In the meantime, a new White Tiger had appeared in the 1997 revival of Heroes for Hire: an actual tiger evolved into a humanoid by renegade geneticist the High Evolutionary. In 2003 Kaspar Kole, a black, Jewish cop briefly replaced the Black Panther, becoming the third White Tiger shortly thereafter…

Which finally brings us here as this volume collects the first 6-issue miniseries to feature Angela Del Toro, niece of the first White Tiger; one time cop, de-frocked FBI agent and eventual recipient of the amulets that empowered and doomed her uncle Hector.

Normally I’d steer clear of reviewing a graphic novel like this because by all rights it should be all but impenetrable to non-fans, but novelist Tamora Pierce and co-scripter Timothy Liebe have made the necessary and mandatory recaps and references to other books (particularly the extended Daredevil storyline that dealt with the death of Angela’s uncle and her becoming a costumed vigilante in his memory) relatively painless: a seemingly seamless part of the overall narrative thrust of this tale and one that perfectly suits the action-packed, highly realistic artwork of Phil Briones, Alvaro Rio, Ronaldo Adriano Silva & Don Hillsman.

Angela Del Toro was a high-ranking Federal Agent, but now she’s jobless and bewildered, terrified of becoming just another masked crazy on the streets and skyways of New York City. Luckily, she still has a few friends – both in the legal and extra-legal law enforcement community – and soon links up with a private security firm while sorting out her new double life.

That mostly means coming to terms with being a costumed superhero, stopping a covert cabal of asset-stripping terrorists from turning the USA into a highly profitable war-zone and getting final closure if not revenge on Yakuza prince Orii Sano, the man who killed her partner…

White Tiger: A Hero’s Compulsion is a canny blend of family drama, cop procedural and gritty superhero thriller, with an engaging lead character, believable stakes, just enough laughs and truly sinister baddies who should appeal to the widest of audiences. Fun-filled and frantic with loads of guest-stars, including Spider-Man, Daredevil, Iron Fist, Luke Cage, Black Widow, and such scurrilous dirtbags as the Cobra, the Lizard, Deadpool and the assembled underworld of three continents, this is a read for devotees and dilettantes alike.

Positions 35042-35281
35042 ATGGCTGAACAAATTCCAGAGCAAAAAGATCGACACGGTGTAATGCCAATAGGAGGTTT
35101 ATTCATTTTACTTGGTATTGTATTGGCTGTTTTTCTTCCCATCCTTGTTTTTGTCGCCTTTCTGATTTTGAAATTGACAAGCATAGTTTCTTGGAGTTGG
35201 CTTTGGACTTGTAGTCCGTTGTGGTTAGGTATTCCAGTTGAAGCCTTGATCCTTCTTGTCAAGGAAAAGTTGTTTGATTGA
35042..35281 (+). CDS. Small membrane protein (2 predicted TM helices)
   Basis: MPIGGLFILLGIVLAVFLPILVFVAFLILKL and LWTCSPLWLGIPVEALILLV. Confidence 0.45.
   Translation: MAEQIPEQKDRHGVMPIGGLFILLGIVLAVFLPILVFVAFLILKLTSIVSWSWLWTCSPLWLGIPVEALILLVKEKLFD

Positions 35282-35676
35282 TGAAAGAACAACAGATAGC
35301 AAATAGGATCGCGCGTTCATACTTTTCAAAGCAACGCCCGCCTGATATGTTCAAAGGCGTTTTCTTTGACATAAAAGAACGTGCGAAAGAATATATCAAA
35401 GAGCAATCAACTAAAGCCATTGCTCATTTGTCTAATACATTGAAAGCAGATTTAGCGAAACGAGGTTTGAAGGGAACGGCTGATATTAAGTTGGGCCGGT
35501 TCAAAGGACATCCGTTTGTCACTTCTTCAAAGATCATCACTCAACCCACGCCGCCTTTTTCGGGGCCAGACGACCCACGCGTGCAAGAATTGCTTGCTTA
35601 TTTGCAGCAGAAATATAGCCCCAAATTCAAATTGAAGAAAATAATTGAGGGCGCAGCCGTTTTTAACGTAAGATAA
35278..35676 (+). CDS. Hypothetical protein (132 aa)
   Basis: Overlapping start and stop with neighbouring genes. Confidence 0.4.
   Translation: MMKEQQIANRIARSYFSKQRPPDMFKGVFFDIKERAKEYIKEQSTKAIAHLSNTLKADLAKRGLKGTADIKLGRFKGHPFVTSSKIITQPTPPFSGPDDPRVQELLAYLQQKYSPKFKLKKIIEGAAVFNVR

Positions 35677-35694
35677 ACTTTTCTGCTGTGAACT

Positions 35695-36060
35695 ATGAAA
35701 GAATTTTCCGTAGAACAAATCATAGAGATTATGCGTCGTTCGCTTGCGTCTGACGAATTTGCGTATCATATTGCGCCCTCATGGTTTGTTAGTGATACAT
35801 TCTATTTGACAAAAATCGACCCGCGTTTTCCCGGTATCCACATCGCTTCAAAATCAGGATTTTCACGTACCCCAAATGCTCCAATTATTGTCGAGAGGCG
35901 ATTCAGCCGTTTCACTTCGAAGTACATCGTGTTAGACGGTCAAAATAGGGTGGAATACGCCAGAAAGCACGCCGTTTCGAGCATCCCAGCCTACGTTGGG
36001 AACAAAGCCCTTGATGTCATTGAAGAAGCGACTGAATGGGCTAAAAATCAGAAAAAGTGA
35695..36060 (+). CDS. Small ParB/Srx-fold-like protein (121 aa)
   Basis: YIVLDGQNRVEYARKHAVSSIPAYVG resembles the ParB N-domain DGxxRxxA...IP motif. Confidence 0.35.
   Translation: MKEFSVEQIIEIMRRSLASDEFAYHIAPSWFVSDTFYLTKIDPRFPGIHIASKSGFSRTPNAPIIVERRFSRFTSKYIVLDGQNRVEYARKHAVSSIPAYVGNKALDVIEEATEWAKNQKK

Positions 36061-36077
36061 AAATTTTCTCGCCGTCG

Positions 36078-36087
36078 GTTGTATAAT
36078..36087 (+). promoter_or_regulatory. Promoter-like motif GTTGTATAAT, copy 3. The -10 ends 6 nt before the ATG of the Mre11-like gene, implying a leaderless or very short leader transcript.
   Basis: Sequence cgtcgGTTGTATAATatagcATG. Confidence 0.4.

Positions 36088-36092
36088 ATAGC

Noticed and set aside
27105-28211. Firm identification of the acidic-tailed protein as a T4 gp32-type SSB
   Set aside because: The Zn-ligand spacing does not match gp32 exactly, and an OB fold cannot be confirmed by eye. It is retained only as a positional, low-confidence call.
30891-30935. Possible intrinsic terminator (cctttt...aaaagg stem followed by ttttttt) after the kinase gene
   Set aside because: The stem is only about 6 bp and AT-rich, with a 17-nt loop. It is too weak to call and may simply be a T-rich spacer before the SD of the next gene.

Whether cleaning up the mean streets and saving the entire world or just busting heads in her new day job, White Tiger has everything necessary to stay the course, but even if she somehow doesn’t, there will always be this thoroughly fascinating trade paperback and digital book to mark her territory, if not her passing…
© 2006, 2007, 2015 MARVEL. All rights reserved.

Iron Man Epic Collection volume 4 1970-1972: The Fury of the Firebrand


By Archie Goodwin, Gerry Conway, Allyn Brodsky, Mimi Gold, Robert Kanigher, Gary Friedrich, Johnny Craig, Don Heck, George Tuska, Herb Trimpe, Gene Colan & various (Marvel)
ISBN: 978-1-3029-2207-8 (TPB)

Win’s Christmas Gift Recommendation: A Glittering Bauble of Shiny Nostalgic Marvel Madness… 8/10

Created in the aftermath of the Cuban Missile Crisis and at a time when “Red-baiting” and “Commie-bashing” were American national obsessions (just like now), the emergence of a brilliant new Thomas Edison, using Yankee ingenuity and invention to safeguard and better the World, seemed inevitable. Combined with the then-sacrosanct belief that technology and business could solve any problem with the universal imagery of noble knights battling evil, the concept behind the Invincible Iron Man seems an infallibly successful proposition.

Of course, where once Tony Stark was the acceptable face of 1960s Capitalism: a glamorous millionaire industrialist/inventor and a benevolent all-conquering hero when clad in the super-scientific armour of his metal alter-ego, the tumultuous tone of changing times soon resigned his suave, playboy image to the dustbin of history and, with ecological disasters and social catastrophe from the abuse of industry and technology the new mantras of the young, the Golden Avenger and Stark International were soon confronting some tricky questions from the increasingly socially conscious readership.

All of a sudden maybe that money and fancy gadgetry weren’t quite so fun or cool anymore…?